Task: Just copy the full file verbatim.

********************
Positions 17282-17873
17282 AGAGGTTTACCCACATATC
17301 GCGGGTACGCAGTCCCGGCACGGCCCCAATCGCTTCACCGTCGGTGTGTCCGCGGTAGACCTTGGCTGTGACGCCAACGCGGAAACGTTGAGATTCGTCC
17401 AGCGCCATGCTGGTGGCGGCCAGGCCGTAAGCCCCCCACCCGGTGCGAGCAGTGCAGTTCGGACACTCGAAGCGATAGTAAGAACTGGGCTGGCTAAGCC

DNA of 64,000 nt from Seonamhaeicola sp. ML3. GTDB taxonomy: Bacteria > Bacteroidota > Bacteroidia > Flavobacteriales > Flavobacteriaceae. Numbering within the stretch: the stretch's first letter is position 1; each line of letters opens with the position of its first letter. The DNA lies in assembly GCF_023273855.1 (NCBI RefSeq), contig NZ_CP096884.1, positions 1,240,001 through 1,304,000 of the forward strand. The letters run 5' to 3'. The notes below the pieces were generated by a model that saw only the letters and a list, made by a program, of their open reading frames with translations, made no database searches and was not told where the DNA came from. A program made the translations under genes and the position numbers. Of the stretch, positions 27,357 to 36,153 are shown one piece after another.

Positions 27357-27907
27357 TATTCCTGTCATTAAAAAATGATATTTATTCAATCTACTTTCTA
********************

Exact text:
Positions 17282-17873
17282 AGAGGTTTACCCACATATC
17301 GCGGGTACGCAGTCCCGGCACGGCCCCAATCGCTTCACCGTCGGTGTGTCCGCGGTAGACCTTGGCTGTGACGCCAACGCGGAAACGTTGAGATTCGTCC
17401 AGCGCCATGCTGGTGGCGGCCAGGCCGTAAGCCCCCCACCCGGTGCGAGCAGTGCAGTTCGGACACTCGAAGCGATAGTAAGAACTGGGCTGGCTAAGCC

DNA of 64,000 nt from Seonamhaeicola sp. ML3. GTDB taxonomy: Bacteria > Bacteroidota > Bacteroidia > Flavobacteriales > Flavobacteriaceae. Numbering within the stretch: the stretch's first letter is position 1; each line of letters opens with the position of its first letter. The DNA lies in assembly GCF_023273855.1 (NCBI RefSeq), contig NZ_CP096884.1, positions 1,240,001 through 1,304,000 of the forward strand. The letters run 5' to 3'. The notes below the pieces were generated by a model that saw only the letters and a list, made by a program, of their open reading frames with translations, made no database searches and was not told where the DNA came from. A program made the translations under genes and the position numbers. Of the stretch, positions 27,357 to 36,153 are shown one piece after another.

Positions 27357-27907
27357 TATTCCTGTCATTAAAAAATGATATTTATTCAATCTACTTTCTA